Want instant credibility? Line your office bookshelves with the best, most erudite business books out there.
For some help, CNBC looked back at some of the most influential business books of the past decade, as well as recommendations by moguls like Mark Zuckerberg and Warren Buffett, to put together this list of books every executive should keep in their office to look smart.
And hey, if you have some time, they're worth a read too.
Ed Catmull, president of Pixar Animation Studios and Walt Disney Animation Studios, shares how Pixar became the creative powerhouse it is today.
Full of great management and entrepreneurship lessons, "Creativity, Inc." is one of Zuckerberg's favorite reads.
Written by journalist Brad Stone, this book offers a comprehensive look into how Jeff Bezos turned an online book retailer into a global retail empire.
"The Everything Store" won the 2013 Financial Times and Goldman Sachs Business Book of the Year Award.
A favorite of technology titans, including Bezos and the late Steve Jobs, "The Innovator's Dilemma" by Clayton Christensen argues that companies improve by embracing disruptive innovation.
Michael Bloomberg, CEO and founder of Bloomberg, described the book as "absolutely brilliant."
Malcolm Gladwell's bestseller "The Tipping Point" explains why some ideas catch fire and a few people are able to impact many.
Entrepreneur and author of "The Four-Hour Work Week" Tim Ferriss said the book is one of his favorites.
This collection of New Yorker stories by writer John Brooks offers a rare glimpse into the upper echelons of corporate America.
The book became one of Bill Gates' favorite business reads after Buffett recommended it to him in 1991.
"The Idea Factory" by journalist and author Jon Gertner shows how collaboration between business and science has led to many successful businesses.
It's another of Zuckerberg's favorites.
In this book, former PIMCO CEO Mohamed El-Erian offers expert insight into what caused the 2008 credit crisis.
After studying the world's poorest people across five continents, MIT economists Abhijit Banerjee and Esther Duflo explain that developed nations and their citizens can provide aid that would actively improve poor societies.
The book snagged the 2011 Financial Times and Goldman Sachs Business Book of the Year Award.
Facebook COO Sheryl Sandberg's book is an eye-opening account of the obstacles women still face in the workforce.
According to El-Erian, men would especially benefit from reading it. In an article for Fortune Magazine, he wrote:
"Managers, and especially male managers, are well-advised to think of Sandberg's book as one that speaks effectively to a general theme that we should all recognize and appreciate: There is a very strong business case for inclusion and diversity."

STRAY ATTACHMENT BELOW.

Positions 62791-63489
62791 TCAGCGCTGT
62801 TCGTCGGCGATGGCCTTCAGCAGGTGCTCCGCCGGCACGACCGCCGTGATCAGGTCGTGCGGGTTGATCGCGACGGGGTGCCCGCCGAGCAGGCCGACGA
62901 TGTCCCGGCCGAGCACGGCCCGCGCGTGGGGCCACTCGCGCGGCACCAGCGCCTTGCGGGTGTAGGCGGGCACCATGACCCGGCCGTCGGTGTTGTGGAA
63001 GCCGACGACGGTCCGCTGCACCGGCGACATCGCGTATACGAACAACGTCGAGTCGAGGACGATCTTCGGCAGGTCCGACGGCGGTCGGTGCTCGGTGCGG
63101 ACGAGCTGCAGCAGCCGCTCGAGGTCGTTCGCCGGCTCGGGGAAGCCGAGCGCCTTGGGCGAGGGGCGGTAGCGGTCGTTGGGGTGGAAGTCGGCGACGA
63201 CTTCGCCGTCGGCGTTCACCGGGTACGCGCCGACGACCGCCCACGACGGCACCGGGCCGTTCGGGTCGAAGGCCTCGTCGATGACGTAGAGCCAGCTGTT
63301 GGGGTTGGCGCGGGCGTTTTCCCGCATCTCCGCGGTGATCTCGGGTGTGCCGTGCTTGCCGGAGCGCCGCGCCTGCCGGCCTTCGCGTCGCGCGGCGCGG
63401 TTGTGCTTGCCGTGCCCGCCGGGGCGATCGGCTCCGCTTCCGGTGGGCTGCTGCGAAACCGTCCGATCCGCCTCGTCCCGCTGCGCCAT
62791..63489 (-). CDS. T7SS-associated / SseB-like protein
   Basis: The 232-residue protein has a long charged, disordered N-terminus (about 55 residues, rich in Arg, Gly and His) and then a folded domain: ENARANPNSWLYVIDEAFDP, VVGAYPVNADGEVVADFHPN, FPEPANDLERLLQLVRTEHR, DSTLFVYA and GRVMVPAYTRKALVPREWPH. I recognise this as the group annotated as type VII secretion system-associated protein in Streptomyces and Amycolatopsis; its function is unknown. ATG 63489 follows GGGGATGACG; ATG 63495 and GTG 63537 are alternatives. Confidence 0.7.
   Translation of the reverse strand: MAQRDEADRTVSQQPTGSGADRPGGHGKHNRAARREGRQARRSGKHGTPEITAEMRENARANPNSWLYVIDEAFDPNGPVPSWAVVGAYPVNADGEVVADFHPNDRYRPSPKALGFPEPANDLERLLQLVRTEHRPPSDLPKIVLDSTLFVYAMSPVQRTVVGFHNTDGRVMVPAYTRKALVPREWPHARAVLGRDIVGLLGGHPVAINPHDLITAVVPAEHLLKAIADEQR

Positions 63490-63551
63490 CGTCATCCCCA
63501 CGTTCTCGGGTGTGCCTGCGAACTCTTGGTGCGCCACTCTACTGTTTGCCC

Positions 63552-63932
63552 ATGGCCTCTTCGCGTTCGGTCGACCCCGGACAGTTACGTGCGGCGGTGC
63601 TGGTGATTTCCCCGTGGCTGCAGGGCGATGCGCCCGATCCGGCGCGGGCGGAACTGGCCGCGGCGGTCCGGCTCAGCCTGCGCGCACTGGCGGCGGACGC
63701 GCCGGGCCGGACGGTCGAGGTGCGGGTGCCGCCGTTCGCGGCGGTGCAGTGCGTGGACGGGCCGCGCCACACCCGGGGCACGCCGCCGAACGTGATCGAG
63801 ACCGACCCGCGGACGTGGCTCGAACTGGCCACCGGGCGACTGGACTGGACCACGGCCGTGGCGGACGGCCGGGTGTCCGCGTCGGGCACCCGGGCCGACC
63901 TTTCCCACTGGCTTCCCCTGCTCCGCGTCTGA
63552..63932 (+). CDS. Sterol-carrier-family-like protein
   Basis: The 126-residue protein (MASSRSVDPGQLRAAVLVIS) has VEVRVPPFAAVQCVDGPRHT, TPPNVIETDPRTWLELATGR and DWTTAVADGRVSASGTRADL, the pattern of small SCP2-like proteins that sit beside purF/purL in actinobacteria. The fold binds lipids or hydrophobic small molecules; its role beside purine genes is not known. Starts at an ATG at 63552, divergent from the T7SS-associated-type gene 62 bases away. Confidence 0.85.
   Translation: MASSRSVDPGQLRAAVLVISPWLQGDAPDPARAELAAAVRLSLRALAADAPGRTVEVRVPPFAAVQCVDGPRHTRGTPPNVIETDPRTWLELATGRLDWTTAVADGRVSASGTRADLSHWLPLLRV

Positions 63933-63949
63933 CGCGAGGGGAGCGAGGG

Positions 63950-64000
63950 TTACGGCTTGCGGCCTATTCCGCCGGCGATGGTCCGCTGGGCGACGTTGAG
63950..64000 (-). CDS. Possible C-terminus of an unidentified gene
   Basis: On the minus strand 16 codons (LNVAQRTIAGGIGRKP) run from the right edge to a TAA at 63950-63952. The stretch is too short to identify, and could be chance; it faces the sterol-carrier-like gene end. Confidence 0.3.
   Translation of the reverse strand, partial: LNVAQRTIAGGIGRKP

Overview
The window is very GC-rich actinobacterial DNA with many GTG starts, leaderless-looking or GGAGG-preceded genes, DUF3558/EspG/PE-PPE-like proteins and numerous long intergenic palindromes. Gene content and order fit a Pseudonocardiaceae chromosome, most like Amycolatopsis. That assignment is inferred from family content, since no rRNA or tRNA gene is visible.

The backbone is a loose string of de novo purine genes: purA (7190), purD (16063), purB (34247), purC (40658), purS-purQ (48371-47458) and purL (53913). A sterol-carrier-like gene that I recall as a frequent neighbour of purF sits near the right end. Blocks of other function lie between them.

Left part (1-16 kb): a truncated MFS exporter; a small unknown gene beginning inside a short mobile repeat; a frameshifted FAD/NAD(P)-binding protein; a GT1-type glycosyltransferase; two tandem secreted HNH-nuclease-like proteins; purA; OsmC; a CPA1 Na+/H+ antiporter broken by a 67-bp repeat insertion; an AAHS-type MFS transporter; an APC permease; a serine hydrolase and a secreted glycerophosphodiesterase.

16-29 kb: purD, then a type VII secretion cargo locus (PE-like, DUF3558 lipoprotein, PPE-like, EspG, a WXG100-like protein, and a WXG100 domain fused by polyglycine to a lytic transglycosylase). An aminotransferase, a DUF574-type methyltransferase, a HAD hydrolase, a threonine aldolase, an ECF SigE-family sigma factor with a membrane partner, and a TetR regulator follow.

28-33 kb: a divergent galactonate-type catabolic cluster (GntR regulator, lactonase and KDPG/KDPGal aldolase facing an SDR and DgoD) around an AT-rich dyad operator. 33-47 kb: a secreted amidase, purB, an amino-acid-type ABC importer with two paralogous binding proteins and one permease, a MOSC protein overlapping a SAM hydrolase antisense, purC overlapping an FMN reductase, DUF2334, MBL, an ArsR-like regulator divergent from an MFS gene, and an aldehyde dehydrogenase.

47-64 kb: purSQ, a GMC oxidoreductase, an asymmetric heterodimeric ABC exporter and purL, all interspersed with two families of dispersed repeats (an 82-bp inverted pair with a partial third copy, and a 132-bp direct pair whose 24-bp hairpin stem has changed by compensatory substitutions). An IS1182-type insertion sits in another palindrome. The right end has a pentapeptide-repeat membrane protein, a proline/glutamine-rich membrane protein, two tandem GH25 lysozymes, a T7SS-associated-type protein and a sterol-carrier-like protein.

Tech entrepreneur Martin Ford takes a hard look at the robot revolution and what that could mean for human jobs in the future.
The book won the 2015 Financial Times and McKinsey & Company Business Book of the Year Award.
James Kynge, former bureau chief for the Financial Times in Beijing, explores the history of China's economy.
It won the 2006 Financial Times and Goldman Sachs award for most influential business book.
French economist Thomas Piketty's English translation has become a national bestseller.
The 700-page read is an in-depth investigation of income inequality and its destructive impact across the globe.
"Zero to One," by entrepreneurs Peter Thiel and Blake Masters, explains how you have to do something new in order to be successful.
John Sculley, the former president of Pepsi and ex-CEO of Apple, told Business Insider that this book is his top recommendation for tech entrepreneurs.
Columbia Journalism School dean and former New America Foundation think tank CEO Steve Coll gives readers a comprehensive history of oil and gas giant ExxonMobil.
The book details how the company was able to navigate crisis such as the Exxon Valdez spill to the Deepwater Horizon disaster.
Raghuram Rajan, governor of the Reserve Bank of India and former chief economist of the International Monetary Fund, dives into the 2007 financial crisis in this book.
Rajan argues that there were several other factors besides the mortgage bubble that contributed to the crisis.
This Pulitzer Prize-winning book tells the story of how the heads of the Central Banks of the U.S., U.K., France and Germany made decisions that would lead to the Great Depression.
The book, written by Liaquat Ahamed, won the 2009 Financial Times and Goldman Sachs Business Book of the Year Award.
In a 2001 letter to shareholders, Warren Buffett praised this book by long-time GE executive Jack Welch.
It follows Welch's ascent to the top and discusses the importance of mentors, experiencing failure and making tough decisions.
William D. Cohan's book examines the secretive investment bank Lazard. The title won the 2007 Financial Times and McKinsey & Company Book of the Year Award.
Blankfein described the book as a lesson in "how to handle big egos."
New York Times columnist Thomas Friedman examines how the internet and global supply chains are making the world "flatter" or more globalized than ever before.
Social psychologist Robert Cialdini explores the psychology of persuasion in the popular book "Influence." Cialdini discusses, in detail, six ways to influence others.
The book is a favorite of Charles T. Munger, vice chairman of Berkshire Hathaway.